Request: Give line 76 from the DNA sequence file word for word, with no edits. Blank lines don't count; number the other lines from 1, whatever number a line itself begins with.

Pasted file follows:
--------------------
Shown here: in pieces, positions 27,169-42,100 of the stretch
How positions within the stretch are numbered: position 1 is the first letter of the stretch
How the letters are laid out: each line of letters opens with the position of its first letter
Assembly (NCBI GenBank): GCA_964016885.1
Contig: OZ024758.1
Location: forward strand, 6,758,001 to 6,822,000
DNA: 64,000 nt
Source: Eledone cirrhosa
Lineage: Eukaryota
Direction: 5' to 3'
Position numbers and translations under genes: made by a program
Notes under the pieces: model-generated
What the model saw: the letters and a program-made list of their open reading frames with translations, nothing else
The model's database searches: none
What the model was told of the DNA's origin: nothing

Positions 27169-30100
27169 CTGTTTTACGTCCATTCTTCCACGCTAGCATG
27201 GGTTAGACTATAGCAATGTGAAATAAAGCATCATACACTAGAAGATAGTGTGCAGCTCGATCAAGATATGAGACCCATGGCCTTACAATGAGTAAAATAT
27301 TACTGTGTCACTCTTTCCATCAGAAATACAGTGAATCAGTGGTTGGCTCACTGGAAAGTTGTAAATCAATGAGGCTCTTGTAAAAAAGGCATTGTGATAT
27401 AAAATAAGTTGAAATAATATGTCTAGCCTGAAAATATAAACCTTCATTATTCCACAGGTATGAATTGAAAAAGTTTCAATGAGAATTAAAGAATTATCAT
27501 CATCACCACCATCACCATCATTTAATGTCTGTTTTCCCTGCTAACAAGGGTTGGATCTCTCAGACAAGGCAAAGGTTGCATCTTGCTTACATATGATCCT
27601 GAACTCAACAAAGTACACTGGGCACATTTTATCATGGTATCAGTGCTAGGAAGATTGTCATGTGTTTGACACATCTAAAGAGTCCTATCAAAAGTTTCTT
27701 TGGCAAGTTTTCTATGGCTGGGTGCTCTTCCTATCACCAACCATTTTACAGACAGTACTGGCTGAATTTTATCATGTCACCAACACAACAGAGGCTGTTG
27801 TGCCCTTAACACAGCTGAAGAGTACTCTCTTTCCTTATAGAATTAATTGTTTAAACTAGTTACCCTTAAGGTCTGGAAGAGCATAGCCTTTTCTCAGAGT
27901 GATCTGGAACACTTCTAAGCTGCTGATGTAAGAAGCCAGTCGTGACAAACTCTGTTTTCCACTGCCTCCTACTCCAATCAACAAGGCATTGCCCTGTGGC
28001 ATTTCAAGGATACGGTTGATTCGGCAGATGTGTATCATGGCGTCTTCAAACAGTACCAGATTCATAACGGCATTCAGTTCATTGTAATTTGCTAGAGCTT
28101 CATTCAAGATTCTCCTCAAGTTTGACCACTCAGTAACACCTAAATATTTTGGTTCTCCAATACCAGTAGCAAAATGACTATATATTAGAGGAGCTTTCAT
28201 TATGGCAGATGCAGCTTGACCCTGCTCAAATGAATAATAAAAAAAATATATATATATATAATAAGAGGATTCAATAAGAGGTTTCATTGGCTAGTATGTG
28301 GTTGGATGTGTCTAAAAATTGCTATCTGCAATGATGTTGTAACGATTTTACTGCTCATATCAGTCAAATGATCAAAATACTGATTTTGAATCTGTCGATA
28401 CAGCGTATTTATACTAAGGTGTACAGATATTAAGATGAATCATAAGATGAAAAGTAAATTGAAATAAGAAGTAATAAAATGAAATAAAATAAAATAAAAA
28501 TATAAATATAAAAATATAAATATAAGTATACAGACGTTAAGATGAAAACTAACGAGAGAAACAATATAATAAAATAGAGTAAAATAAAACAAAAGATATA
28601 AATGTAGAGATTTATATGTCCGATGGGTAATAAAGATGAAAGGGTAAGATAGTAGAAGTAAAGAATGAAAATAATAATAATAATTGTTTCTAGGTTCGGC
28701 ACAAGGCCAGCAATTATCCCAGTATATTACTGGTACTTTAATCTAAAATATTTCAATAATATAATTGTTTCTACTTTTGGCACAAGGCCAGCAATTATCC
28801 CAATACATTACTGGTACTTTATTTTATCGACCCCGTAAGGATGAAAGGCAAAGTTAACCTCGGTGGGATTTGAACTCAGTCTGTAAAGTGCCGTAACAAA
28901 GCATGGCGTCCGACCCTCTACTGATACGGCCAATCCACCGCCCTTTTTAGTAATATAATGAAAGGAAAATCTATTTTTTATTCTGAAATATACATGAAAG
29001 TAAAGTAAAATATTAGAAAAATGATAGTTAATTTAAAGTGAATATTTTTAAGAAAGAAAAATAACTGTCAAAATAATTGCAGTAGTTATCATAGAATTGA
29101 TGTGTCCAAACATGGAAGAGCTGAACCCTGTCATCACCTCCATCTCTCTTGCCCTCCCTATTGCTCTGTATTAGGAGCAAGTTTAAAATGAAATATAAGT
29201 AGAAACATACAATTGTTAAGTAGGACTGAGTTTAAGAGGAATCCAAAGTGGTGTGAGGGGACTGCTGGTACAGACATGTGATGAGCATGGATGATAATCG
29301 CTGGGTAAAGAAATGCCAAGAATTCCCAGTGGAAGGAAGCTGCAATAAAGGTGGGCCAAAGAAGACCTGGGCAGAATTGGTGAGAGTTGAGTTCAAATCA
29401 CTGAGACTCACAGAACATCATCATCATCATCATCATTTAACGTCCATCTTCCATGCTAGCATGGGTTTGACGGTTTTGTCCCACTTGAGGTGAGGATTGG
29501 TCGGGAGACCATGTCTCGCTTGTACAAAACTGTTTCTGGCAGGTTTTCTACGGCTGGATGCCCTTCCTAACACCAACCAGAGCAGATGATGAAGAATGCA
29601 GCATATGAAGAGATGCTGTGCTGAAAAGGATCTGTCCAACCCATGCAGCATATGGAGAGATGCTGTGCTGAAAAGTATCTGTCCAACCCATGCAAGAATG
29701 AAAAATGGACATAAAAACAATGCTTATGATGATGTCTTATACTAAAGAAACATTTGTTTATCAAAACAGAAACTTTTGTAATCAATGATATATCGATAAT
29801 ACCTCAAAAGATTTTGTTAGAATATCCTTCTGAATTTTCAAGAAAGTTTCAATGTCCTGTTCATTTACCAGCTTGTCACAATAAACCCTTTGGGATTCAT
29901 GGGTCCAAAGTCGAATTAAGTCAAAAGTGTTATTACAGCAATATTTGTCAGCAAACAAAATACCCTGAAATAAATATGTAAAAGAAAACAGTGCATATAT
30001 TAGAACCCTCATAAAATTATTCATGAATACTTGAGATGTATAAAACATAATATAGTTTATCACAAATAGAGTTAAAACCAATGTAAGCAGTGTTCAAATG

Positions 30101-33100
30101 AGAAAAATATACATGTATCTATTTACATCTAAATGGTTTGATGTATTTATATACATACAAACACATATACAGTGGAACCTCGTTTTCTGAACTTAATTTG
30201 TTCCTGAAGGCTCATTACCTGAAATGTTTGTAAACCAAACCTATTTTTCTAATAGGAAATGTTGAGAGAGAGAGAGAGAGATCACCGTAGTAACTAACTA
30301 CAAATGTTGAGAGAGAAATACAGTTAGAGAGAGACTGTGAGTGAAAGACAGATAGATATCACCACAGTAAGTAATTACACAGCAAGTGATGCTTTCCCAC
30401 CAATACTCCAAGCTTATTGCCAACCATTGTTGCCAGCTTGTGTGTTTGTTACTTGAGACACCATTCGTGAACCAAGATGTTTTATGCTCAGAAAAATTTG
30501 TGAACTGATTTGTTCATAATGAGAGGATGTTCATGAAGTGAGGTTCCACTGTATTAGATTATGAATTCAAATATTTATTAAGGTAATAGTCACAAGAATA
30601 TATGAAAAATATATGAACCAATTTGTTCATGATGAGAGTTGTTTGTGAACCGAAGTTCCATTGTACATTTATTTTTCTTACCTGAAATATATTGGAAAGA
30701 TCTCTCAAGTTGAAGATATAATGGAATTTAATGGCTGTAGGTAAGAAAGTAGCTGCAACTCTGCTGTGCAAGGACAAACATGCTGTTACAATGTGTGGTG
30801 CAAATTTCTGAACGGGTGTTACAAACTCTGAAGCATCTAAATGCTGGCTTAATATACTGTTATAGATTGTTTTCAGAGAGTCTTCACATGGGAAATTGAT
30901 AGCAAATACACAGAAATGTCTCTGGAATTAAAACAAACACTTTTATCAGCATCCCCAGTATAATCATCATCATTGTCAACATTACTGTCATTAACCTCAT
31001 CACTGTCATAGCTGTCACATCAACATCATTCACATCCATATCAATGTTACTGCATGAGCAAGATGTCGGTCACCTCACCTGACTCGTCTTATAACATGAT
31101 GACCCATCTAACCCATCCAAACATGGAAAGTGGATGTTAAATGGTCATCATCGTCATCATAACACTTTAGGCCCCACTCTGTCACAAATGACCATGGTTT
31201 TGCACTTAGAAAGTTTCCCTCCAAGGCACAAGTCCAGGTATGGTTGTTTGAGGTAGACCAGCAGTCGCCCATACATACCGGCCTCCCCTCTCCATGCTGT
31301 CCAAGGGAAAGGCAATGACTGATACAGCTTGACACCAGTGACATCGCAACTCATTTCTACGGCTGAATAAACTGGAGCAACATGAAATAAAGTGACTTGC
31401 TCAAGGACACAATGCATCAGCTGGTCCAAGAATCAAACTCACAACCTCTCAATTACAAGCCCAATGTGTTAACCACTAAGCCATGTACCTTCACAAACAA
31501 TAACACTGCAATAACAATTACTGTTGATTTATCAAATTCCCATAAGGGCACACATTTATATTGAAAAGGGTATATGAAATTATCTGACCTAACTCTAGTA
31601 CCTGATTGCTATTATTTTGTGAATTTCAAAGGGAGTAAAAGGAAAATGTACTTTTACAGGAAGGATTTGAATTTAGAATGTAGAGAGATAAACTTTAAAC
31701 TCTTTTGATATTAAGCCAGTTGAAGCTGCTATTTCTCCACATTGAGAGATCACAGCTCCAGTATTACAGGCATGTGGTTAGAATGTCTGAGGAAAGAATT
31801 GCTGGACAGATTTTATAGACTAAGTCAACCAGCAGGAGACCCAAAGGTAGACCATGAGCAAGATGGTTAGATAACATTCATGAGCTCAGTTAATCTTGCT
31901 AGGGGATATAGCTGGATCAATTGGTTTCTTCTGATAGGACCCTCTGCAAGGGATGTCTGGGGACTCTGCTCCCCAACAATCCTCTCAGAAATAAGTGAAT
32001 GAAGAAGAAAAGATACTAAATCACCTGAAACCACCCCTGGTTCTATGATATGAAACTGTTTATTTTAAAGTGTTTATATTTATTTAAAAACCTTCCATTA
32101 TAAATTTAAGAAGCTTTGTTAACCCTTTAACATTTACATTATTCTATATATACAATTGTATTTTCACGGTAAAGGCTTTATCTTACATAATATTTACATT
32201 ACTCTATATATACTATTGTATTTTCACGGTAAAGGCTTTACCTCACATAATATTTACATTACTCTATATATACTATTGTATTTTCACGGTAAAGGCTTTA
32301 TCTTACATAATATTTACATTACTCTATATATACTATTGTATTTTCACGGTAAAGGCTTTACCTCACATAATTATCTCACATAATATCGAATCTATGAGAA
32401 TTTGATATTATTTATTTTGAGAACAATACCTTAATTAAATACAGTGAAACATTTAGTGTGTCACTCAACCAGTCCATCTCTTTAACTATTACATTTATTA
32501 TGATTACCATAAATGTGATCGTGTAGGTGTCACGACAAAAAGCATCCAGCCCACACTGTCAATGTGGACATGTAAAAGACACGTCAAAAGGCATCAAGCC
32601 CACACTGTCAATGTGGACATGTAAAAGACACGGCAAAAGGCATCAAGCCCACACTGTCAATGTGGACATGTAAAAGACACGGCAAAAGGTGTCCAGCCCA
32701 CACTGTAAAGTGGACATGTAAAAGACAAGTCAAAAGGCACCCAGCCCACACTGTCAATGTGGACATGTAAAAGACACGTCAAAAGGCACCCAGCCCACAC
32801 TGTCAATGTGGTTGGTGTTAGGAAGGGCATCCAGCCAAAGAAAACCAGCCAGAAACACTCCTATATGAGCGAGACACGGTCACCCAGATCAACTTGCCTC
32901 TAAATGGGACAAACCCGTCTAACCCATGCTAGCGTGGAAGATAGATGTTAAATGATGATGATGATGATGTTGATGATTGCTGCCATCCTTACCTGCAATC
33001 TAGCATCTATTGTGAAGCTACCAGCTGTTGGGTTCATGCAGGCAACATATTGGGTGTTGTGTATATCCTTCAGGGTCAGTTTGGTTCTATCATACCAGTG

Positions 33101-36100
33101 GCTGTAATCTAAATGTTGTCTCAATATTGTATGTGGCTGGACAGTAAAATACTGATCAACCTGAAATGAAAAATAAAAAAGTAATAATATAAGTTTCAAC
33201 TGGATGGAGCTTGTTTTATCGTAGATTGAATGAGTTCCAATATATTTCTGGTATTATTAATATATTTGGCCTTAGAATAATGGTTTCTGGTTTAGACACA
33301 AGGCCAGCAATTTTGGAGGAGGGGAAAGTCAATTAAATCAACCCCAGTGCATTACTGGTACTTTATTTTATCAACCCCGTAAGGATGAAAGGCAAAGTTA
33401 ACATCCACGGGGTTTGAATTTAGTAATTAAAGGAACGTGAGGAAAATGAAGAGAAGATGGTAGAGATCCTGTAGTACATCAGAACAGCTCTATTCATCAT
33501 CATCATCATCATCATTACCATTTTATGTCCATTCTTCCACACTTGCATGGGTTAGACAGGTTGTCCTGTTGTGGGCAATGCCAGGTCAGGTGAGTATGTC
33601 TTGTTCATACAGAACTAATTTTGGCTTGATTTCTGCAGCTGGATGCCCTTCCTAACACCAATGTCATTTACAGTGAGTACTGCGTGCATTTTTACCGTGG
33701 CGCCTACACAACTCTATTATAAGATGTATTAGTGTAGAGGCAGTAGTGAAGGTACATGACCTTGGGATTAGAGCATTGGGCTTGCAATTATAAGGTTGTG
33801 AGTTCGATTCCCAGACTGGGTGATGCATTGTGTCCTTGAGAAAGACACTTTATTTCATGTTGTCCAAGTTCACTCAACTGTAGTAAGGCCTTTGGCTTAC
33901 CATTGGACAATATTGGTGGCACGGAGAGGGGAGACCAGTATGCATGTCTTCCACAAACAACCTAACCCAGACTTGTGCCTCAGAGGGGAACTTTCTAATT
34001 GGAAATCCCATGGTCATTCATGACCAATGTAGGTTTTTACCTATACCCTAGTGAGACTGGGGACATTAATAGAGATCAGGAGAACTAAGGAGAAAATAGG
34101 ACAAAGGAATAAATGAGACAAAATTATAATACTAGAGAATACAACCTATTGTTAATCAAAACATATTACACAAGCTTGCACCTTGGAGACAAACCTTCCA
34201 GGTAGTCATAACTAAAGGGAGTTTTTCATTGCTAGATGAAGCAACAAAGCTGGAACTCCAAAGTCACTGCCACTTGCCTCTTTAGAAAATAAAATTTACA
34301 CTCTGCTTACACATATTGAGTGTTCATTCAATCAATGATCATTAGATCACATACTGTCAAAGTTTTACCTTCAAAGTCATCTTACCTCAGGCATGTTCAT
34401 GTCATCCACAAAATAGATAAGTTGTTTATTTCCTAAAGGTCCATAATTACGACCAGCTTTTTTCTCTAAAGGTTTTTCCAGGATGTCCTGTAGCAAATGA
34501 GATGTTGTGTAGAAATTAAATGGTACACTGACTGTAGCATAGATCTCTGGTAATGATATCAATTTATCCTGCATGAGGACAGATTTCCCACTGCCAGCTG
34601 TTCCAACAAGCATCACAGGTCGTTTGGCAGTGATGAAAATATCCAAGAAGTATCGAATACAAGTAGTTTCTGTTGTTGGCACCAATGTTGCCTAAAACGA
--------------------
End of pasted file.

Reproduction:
32901 TAAATGGGACAAACCCGTCTAACCCATGCTAGCGTGGAAGATAGATGTTAAATGATGATGATGATGATGTTGATGATTGCTGCCATCCTTACCTGCAATC